The additive Chernoff Bound says for $$X_i \in \{0,1\}$$ that satisfies $$\mathbb{E}[X_i] = p,$$ $$\mathbb P\left(\sum_{i=1}^nX_i \geq np+n\epsilon \right) \leq \exp\left(-\frac{(n\epsilon)^2}{2(np+\frac{n\epsilon}{3})}\right) .$$ This inequality given by my advisor. I don't understand what kind of additive chernoff? I don't see anywhere in the Wikipedia.

I know only this, the additive version says that $$\mathbb P\left(\sum_{i=1}^nX_i \geq np+n\epsilon \right) \leq e^{-2n\epsilon^2}.$$

Anybody help me how to get my advisor chernoff version.

• @GHfromMO he is very angry, we don't have audacity to ask. One thing I notice that it looks like Bernstein's inequality, but there's no $np$ term.
– HDD
Commented May 24 at 5:35
• I suggest that you switch advisor then. You don't want to be in an abusive relationship. Commented May 24 at 5:38
• Imagine getting angry at someone over bounds… Commented May 24 at 6:55

The multiplicative Chernoff bound (as given here) tells us that $$\mathbb P\left(\sum_{i=1}^nX_i \geq np+n\epsilon \right) \leq \left(\frac{e^\delta}{(1+\delta)^{1+\delta}}\right)^\mu,$$ where $$\mu:=np$$ and $$\delta:=\epsilon/p$$. We shall prove below that $$\frac{e^\delta}{(1+\delta)^{1+\delta}}\leq \exp\left(-\frac{\delta^2}{2\left(1+\frac{\delta}{3}\right)}\right).\tag{\ast}$$ This yields the required bound, because $$\frac{\delta^2\mu}{2\left(1+\frac{\delta}{3}\right)}=\frac{(n\epsilon)^2}{2(np+\frac{n\epsilon}{3})}.$$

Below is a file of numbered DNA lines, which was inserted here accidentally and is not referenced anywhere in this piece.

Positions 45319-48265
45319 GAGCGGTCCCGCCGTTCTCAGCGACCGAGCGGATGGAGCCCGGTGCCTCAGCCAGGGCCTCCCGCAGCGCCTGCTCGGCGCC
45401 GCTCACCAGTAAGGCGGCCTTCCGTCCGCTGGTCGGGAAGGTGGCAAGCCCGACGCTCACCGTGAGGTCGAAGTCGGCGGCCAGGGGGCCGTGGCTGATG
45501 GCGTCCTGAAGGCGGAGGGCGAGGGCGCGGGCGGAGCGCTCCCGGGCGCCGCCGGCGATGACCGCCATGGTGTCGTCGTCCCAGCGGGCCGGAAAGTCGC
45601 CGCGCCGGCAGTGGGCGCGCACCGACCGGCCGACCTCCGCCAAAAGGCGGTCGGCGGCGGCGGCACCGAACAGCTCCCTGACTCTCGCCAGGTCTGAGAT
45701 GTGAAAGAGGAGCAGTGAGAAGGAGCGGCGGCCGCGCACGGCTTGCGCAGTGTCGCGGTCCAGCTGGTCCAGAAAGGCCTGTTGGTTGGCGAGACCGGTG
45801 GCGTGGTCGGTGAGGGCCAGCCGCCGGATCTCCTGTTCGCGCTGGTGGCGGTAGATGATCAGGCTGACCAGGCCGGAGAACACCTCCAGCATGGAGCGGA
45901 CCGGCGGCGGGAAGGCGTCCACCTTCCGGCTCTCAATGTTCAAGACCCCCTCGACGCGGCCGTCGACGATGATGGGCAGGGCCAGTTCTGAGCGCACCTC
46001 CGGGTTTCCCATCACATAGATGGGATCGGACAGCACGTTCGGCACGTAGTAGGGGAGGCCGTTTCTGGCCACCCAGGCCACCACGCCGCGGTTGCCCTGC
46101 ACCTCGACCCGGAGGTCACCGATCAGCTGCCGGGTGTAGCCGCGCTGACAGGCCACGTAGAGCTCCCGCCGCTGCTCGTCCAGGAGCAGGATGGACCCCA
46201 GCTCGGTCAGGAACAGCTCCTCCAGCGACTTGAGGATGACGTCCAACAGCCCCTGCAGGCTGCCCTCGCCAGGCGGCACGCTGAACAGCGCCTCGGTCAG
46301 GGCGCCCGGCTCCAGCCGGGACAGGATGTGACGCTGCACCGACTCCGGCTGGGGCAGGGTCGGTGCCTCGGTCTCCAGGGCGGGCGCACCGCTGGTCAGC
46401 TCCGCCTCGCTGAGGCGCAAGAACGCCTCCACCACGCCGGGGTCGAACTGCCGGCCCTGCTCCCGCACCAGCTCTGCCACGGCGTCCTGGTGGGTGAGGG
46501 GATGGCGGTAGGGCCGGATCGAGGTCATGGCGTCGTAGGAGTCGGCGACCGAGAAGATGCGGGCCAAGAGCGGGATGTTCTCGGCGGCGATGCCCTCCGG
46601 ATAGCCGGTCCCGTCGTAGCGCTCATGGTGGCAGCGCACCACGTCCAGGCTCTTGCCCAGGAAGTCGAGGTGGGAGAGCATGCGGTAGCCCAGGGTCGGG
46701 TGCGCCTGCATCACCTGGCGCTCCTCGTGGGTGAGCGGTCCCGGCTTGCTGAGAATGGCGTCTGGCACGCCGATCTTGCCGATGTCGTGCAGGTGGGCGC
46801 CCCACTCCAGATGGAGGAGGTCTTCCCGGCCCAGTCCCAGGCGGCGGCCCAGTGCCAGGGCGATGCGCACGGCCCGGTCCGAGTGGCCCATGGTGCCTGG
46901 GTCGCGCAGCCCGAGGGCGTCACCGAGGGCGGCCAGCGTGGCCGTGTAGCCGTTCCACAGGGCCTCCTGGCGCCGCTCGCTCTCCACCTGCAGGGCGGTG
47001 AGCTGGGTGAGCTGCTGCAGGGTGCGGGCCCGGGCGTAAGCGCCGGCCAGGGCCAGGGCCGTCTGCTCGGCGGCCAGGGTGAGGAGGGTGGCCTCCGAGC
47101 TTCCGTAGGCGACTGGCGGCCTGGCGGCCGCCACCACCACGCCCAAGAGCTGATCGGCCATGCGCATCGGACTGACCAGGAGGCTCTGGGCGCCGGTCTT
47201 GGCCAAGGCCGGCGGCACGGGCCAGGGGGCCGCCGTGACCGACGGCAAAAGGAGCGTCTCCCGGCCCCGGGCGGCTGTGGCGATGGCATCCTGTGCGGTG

Finally, we prove $$(\ast)$$. Taking the logarithm on both sides, we get the equivalent form $$f(\delta):=\frac{\delta^2}{2\left(1+\frac{\delta}{3}\right)}+\delta-(1+\delta)\log(1+\delta)\leq 0.$$ Now $$f(0)=f'(0)=0$$, hence it suffices to show that $$f''(\delta)\leq 0$$ for all $$\delta\geq 0$$. However, $$f''(\delta)=-\frac{\delta^2(9+\delta)}{(1+\delta)(3+\delta)^3}\leq 0,\qquad\delta\geq 0,$$ and we are done.
Remark. In $$(\ast)$$ the denominator $$3$$ cannot be increased.
• @David The words "multiplicative" and "additive" are just convenient labels, they are not part of the mathematics. What is important is that the inequality is true, and I provided the proof. I have now explained $(\ast)$ in detail as well. Commented May 24 at 6:29